A Manager's Guide on Receiving Feedback from Your Team

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Any manager worth their salt knows that they need to seek feedback to manage team members effectively. However, as one rises in seniority, receiving constructive and honest feedback from your team starts diminishing. Why? Because no one wants to offend the boss. 


Without honest and open feedback from your team, your development will suffer. The inability of your team to share honest feedback due to a fear of reprisal will lead to employee dissatisfaction and, eventually, a high churn rate. It will also negatively impact the company's productivity. 


So how does a good manager break this vicious cycle? Let's look at ways to ensure you receive accurate and unbiased feedback from your team.


Create an Open Communication Culture


An open culture where your team members can voice their opinions freely is built over time by gaining the trust of your team. Building trust is a three-step process where the first step is to acknowledge your weakness openly. This means accepting that you have areas for improvement and communicating that acceptance to your team. You may tell them in person or write for company blogs [the second approach is more appropriate in a major crisis]. Your team will appreciate your authenticity and openness.


Second, you should encourage your team not to be afraid to approach you for feedback. When you feel a team member has made a mistake, you keep the criticism between the two of you. This will encourage your team to share their mistakes with you so you can decide on the best course of action before things escalate.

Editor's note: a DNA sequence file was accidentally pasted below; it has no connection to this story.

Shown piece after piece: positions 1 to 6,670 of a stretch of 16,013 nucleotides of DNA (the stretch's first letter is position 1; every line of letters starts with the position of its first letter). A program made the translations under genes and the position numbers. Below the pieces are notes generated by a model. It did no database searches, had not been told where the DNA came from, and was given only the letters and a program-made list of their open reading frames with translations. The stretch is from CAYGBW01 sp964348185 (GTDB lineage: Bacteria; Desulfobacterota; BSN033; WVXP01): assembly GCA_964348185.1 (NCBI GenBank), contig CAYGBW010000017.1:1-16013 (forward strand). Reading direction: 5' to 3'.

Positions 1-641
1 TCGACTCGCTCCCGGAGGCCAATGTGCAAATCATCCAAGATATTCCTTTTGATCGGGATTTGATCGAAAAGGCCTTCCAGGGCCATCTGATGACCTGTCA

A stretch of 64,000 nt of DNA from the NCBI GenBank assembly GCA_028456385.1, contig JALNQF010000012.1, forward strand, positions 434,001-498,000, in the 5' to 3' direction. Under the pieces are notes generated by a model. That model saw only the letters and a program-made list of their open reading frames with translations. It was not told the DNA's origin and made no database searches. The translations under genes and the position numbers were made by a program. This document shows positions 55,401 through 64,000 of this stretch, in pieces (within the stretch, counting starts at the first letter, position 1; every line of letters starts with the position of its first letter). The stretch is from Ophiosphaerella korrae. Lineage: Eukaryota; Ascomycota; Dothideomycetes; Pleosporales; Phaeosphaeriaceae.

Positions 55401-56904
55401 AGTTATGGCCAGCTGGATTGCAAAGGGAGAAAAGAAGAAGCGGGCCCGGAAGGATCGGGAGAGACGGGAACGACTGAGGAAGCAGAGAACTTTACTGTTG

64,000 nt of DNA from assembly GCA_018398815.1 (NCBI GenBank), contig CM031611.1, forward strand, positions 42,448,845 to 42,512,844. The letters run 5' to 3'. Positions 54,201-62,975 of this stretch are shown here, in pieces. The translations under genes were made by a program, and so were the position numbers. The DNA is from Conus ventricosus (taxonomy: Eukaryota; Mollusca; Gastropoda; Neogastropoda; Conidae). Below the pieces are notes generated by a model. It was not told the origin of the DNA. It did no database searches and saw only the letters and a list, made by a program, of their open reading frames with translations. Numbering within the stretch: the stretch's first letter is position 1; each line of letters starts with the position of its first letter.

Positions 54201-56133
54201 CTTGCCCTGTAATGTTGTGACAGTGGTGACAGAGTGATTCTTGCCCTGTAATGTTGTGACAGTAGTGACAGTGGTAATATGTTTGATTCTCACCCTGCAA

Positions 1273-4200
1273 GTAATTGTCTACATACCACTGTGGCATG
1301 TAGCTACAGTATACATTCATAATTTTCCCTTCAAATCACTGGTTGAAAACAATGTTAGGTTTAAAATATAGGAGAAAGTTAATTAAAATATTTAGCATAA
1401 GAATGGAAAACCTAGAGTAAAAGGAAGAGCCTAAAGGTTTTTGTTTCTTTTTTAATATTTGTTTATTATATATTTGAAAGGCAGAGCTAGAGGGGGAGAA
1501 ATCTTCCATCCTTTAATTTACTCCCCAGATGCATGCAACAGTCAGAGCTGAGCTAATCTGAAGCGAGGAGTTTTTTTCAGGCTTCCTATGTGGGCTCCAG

Third, make sure that you ask questions that your employees can answer objectively. Are you offering sufficient guidance on your project? Do you set SMART goals? Your team can't answer these questions with just a "yes" or a "no." Instead, use a five-point scale where 5 is "always" and 1 is "never." The answers you get from these questions will help you make adjustments wherever they are needed. Rewarding openness brings forth more transparency.


Identify Feedback Mechanisms


Address the simple question of how you will seek feedback for managers. You can seek input in several ways, and you will need to find the ones that work best in your cultural dynamics. Some commonly used mechanisms include:

  • One-on-one Feedback: This works best once you have built an open culture based on trust or when the team member feels comfortable talking to you openly. 
  • Group feedback: This is a more comfortable dynamic for your team as there is security in numbers. If one person speaks openly, it encourages the others to follow suit.
  • Engagement Surveys: These surveys gather detailed feedback on the employee's level of engagement with the company and their job satisfaction. Sharing the results post-survey and an action plan will get a higher response rate the next time you run them. 
  • Pulse Surveys: These are short and quick feedback mechanisms and typically have 1-5 questions. They are often focused on a specific part of the business.